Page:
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Container tomato drip irrigation question

Posted by watson524 Northeast PA (My Page) on
Fri, Jul 19, 13 at 20:56

Hi all,
I got my drip kit and set it up. I have a cherry tomato plant in a 5 gallon bucket so I put 2 drippers in it and then 2 larger containers that are about 24" across so I have 3 drippers in there. I originally had 1 and 2 in the containers but I didn't feel like it was spreading the water out enough. Today is the first day I really tested things and ran then for 10 minutes this morning. I'm leaving the program at 10 minutes every 24 hours. My question is this:
I had the 2 in the smaller container already set one turn down on the dripper which is somewhere around 1 gallon per hour. 5 minutes in, water was seeping out the bottom of the raised bucket so for tomorrow I'm going to lessen the flow on those heads. Make sense?
About 7 minutes in the second container started a slow drip out the bottom so i might take those 3 heads back a half turn or so.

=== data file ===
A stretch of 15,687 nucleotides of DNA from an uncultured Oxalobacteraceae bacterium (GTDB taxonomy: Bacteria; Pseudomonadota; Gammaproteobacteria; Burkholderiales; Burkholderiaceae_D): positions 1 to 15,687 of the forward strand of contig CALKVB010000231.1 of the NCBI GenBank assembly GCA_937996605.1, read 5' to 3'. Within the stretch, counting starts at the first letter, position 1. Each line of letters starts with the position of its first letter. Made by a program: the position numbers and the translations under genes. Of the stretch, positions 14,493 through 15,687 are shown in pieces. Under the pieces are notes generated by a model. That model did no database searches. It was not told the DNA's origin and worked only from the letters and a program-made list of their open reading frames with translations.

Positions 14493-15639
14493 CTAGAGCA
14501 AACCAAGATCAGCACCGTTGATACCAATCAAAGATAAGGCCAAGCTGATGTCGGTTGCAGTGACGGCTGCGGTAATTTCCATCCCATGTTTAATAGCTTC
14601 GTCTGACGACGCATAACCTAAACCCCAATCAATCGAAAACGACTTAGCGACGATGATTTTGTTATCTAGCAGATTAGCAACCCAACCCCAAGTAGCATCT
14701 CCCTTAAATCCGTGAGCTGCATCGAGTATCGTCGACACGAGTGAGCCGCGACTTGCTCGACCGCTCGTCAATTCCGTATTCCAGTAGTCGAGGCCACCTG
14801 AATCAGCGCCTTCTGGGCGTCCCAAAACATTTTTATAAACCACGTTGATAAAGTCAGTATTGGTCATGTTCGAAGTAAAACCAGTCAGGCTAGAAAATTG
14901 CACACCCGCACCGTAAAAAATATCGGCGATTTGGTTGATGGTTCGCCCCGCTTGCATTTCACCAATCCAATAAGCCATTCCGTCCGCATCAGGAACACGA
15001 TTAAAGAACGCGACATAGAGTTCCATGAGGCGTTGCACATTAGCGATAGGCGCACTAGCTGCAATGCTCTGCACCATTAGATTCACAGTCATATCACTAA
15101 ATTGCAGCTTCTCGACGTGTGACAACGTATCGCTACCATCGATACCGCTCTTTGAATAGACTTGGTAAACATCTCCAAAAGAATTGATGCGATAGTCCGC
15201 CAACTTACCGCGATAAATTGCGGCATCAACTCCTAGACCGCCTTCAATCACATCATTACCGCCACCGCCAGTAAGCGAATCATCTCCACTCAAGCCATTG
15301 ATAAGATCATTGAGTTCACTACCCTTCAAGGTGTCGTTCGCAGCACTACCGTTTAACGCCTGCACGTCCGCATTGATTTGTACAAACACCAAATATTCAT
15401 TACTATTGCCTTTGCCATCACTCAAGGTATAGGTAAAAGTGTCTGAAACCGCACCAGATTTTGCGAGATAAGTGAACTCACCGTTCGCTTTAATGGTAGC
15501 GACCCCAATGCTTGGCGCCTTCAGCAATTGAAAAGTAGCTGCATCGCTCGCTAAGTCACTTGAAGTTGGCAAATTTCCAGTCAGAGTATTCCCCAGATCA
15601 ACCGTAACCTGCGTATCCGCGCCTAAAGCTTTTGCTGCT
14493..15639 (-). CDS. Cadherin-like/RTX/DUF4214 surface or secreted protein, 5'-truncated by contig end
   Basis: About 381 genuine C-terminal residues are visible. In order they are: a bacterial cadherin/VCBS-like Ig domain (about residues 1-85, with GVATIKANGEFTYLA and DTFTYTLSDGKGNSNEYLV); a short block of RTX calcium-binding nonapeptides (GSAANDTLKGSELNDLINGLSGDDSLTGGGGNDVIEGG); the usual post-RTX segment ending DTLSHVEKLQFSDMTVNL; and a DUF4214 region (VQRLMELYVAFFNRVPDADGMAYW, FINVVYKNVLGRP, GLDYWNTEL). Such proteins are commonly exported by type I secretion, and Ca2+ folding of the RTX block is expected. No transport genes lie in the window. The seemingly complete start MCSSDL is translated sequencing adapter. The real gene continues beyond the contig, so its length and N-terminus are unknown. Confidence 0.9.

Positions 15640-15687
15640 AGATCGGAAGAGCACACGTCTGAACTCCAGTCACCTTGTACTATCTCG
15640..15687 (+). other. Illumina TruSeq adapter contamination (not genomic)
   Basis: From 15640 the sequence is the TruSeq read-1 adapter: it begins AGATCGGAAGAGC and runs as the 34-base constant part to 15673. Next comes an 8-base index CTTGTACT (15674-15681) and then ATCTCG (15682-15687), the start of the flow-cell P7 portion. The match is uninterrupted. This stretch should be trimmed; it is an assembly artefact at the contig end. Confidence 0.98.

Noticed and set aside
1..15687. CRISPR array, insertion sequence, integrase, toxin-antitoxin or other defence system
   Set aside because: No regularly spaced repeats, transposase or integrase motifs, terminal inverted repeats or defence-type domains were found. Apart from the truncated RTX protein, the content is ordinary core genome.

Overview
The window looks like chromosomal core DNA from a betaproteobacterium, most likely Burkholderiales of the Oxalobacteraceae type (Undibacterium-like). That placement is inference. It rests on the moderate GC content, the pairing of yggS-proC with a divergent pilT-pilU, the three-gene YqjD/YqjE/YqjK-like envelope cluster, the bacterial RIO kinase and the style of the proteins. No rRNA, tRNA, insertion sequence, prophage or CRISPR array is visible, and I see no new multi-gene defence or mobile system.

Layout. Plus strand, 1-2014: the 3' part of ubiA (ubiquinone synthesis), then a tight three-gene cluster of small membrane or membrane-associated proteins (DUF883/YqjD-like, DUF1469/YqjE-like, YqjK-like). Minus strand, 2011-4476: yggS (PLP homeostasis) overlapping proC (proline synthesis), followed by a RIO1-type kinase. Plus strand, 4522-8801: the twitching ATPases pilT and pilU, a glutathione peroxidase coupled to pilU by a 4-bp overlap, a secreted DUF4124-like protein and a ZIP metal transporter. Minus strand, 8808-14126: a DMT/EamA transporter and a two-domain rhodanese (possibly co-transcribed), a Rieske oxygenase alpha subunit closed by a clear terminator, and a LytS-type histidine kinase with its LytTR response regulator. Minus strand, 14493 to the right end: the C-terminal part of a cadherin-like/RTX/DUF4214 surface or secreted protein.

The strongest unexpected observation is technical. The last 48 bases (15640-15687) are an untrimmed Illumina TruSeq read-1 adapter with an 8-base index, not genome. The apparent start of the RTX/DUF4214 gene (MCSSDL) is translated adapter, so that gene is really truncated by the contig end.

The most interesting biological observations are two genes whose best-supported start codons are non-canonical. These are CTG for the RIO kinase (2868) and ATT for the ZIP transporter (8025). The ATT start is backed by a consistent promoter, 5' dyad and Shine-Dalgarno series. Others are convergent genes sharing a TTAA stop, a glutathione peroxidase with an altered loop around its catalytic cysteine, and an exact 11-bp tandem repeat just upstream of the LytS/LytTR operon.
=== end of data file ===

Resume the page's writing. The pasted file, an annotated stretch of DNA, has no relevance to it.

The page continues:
The end bucket started dripping out the bottom right at the 10 minute mark so I think those are set ok.
I bought this kit because of these adjustable heads.
One thing I notice tho is that unless you're in the immediate area of the head, soil on top is still dry. Is this ok? I know when I water by hand I'd wet all of it but I also know that the roots are the concern and as water travels down, it also travels out. My indicator of how much water is always when a very slow trickle from the hose comes out the bottom of the container. Is this ok?


Follow-Up Postings:

RE: Container tomato drip irrigation question

Much of what you are asking is dependent on the medium you used in your containers. Al

RE: Container tomato drip irrigation question

Miracle grow moisture control garden soil

RE: Container tomato drip irrigation question

MG Moisture Control soil is not recommended for most container growing situations. It simply holds too much water...and becomes a mucky mess near the bottom. That being said....drip systems need constant fine tuning due to weather and growth habits. I always recommend the cheap moisture meters that are about 10-12 bucks. They really work well! Then, you can probe down to the root zone...which is what counts.

RE: Container tomato drip irrigation question

Even with some loose gravel and drainage holes in the bottom of the pot? Bummer but good to know for next year. I had wondered about those meter things. Do you know how far down the roots may be? I.e. do I need to shove the thing down to the gravel which in my big pots is about 18" or should I aim for half way?

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